Edinburgh Castle Esplanade, 3 Sept.
John Martyn gamely moans, grimaces and jokes through his set to widespread indifference, weaving long, serene workouts which seem to drift on past the lifespans of most of the smaller arthropods. They can't really be said to be meandering, because they don't actually meander anywhere. No harm in that. Listening to John Martyn play two endlessly repeated notes can be a lot more rewarding than listening to most people pack middle eights and time changes on top of each other; but perhaps this isn't the right moment for such blissful hypnosis, with punters still trooping up the stairs in their cold- weather clothing. One horriﬁc acoustic guitar solo later and it's all over bar May You Never, which gets the kind of reception he must have been hoping for all along.
The Castle Esplanade is actually smaller than one might think — or is it just Nanci Griffith who makes it seem that way? She could be performing in a small club, ambling on in simple denim, seeming entirely unfazed by the surroundings. By her side is pianist James Hooker, but she could carry it off alone. Hooker is surplus to requirements most of the time (and l mean that in a nice way, possums), but in the moments when he really makes his presence felt, like the rousing chordal accompaniment on Outbound Plane —the Griffith song Suzy Bogguss took to the top of the US country charts— we're all glad he's there.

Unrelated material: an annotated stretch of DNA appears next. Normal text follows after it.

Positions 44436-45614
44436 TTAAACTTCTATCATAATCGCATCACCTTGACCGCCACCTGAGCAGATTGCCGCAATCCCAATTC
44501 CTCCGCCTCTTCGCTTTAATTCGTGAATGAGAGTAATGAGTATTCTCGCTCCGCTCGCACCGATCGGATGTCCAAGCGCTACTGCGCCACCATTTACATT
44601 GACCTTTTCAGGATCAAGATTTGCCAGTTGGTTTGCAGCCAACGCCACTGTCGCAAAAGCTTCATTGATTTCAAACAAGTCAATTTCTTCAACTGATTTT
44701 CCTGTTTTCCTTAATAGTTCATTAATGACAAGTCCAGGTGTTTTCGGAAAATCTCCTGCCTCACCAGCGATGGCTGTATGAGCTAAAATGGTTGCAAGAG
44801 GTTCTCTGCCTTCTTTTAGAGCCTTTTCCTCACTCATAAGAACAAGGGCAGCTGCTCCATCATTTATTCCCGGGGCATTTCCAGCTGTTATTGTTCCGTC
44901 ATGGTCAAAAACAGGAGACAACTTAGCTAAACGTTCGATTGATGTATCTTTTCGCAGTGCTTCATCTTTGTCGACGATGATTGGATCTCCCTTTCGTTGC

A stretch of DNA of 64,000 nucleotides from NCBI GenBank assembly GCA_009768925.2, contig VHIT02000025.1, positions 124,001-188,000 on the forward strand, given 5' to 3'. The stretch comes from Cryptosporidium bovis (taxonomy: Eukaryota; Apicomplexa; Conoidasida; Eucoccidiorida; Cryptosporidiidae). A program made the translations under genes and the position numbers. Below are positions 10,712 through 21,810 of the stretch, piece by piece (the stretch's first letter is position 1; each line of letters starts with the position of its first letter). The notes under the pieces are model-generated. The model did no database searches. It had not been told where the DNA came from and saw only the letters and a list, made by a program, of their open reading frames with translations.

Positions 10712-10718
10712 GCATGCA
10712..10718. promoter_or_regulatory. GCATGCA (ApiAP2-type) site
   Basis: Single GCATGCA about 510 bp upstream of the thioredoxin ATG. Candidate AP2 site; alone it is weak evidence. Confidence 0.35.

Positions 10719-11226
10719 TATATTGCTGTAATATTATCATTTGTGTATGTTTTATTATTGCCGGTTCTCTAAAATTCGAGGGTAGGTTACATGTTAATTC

Stripped of all the little rituals peculiar to country singers —except perhaps the anecdotes and the fulsome tributes to those whose songs she covers— Griffith stands revealed as a folk-inclined mainstream singer-songwriter par excellence. She introduces lt's A Hard Life as the best protest song she's ever written, and every left-leaning liberal verse makes it obvious how right she was to follow her own path and not attempt to become a queen of the Nashville scene. (Alastair Mabbot)
This review was published in The List #210 of 10 September 1993, on page 34.